By Fathin Ungku and Aradhana Aravindan
SINGAPORE (Reuters) – Many of Singapore’s five million people are covering up and staying indoors to avoid mosquito bites as health experts warned that the outbreak of the Zika virus in the tropical city-state would be difficult to contain.
One of the world’s leading financial hubs, Singapore is the only Asian country with active transmission of the mosquito-borne virus, which generally causes mild symptoms but can lead to serious birth defects in pregnant women.
Authorities say they have found over 150 cases since the first locally contracted infection was reported a week ago, and with the virus spreading beyond the cluster where it was initially detected, more people are taking precautions.
“I’m not going to let her go outside much until Zika dies down,” said Nat Bumatay, a self-employed mother, of her six-year-old daughter Sunshine. “Usually during short holidays, we go outside to the parks, go cycling, but now I will refrain.”
A warm, tropical climate, forested areas and a network of public parks make outdoor activities popular across Singapore, especially during school holidays like the ten-day break that began on Friday.
Authorities have stepped up spraying insecticide and clearing stagnant water to prevent mosquito breeding, but many people said they were also avoiding the city’s popular outdoor food centers and dousing themselves in repellent to avoid getting bitten.
“Prevention is better than cure,” said Tomas Quong, a Filipino who has been working in Singapore for five years. “That’s why I am wearing long sleeves.”
Some fans of Nintendo’s Pokemon Go mobile game are also becoming more cautious and crowds at outdoor Pokemon hotspots around the city are likely to be thinner. “I am still okay with outdoors, just not damp and dirty parks,” said Nelson Ho, a 19-year-old gamer.
Pharmacies and supermarkets have reported a surge in mosquito repellent’s over the past week, with some running out of stock. Online retailers Lazada and Qoo10.sg have set up a Zika shop, while other enterprising Singaporeans trying to cash in are advertising mosquito net tents and “anti-bite” jewelry.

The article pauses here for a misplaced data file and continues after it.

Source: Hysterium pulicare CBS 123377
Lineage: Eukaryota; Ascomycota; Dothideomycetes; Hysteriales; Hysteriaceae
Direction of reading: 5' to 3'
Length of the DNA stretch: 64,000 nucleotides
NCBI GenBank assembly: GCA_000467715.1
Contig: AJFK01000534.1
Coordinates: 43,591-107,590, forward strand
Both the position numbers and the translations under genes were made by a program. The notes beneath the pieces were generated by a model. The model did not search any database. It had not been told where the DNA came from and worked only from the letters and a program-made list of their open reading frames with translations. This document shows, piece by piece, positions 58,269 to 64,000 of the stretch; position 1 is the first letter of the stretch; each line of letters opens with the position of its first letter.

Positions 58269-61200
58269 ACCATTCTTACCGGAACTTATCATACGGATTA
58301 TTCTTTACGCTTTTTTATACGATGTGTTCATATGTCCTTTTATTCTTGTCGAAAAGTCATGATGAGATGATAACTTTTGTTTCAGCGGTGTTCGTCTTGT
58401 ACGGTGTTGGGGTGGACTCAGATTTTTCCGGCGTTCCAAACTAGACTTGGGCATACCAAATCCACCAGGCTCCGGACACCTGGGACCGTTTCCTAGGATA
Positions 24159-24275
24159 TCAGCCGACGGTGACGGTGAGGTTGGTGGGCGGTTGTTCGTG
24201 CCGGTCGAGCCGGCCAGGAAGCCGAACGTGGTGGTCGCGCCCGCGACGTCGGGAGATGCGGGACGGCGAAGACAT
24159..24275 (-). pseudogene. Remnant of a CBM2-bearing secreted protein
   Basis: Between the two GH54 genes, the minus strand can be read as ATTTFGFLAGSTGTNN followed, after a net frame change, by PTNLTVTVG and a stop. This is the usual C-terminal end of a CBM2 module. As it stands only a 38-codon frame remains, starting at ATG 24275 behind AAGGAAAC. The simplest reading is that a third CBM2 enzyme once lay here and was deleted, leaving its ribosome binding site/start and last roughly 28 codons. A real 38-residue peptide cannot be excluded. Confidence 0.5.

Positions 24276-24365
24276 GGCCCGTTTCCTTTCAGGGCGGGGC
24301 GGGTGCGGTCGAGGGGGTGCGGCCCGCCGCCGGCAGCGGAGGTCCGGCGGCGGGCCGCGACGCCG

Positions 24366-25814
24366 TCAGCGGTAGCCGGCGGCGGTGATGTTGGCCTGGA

The outbreak coincides with a slowdown in trade-dependent Singapore. Worries about Zika could further crimp overall retail sales, United Overseas Bank economist Francis Tan said. “If it continues, people will generally not want to go out, so all the retail sectors will be slowing down,” Tan said.
Zika could also increase concerns about tourism, a mainstay of the economy, especially with the city-state’s key annual attraction – the floodlit Formula One Grand Prix race – due to start in two weeks. Several countries, including the United States and Australia, have advised pregnant women or those trying to conceive not to visit.
“It will certainly create a bit of caution in the minds of tourists and they may think about it twice,” said Jonathan Galaviz, partner at consultants Global Market Advisors. “But I don’t see Zika standing in the way of a successful F1 event or tourism flows in the short term.”
Tourism arrivals topped 8 million in the first half of this year, around 1 million more than a year ago.
The Tourism Board has said it is premature to consider any impact on the industry, with at least two international chain hotels contacted by Reuters reporting business as usual. The promoters of the Grand Prix have also said planning for the event is going ahead “as per normal”.
Several of those initially infected by the virus were foreigners, many believed to be among the thousands of migrant workers in Singapore’s construction industry.
The latest tally includes two pregnant women, and officials and experts say the number of cases is likely to increase as the virus is likely to spread.
“The virus is extending beyond the square that was drawn out,” said Leong Hoe Nam, an infectious disease specialist at Mount Elizabeth Novena hospital in Singapore. “We have re-draw the battle lines. We have to first admit defeat to Zika and accept that the whole country is at risk.”
(Additional reporting by Nicole Nee, Natasha Howitt and Imogen Braddick; Writing by Miral Fahmy; Editing by Raju Gopalakrishnan)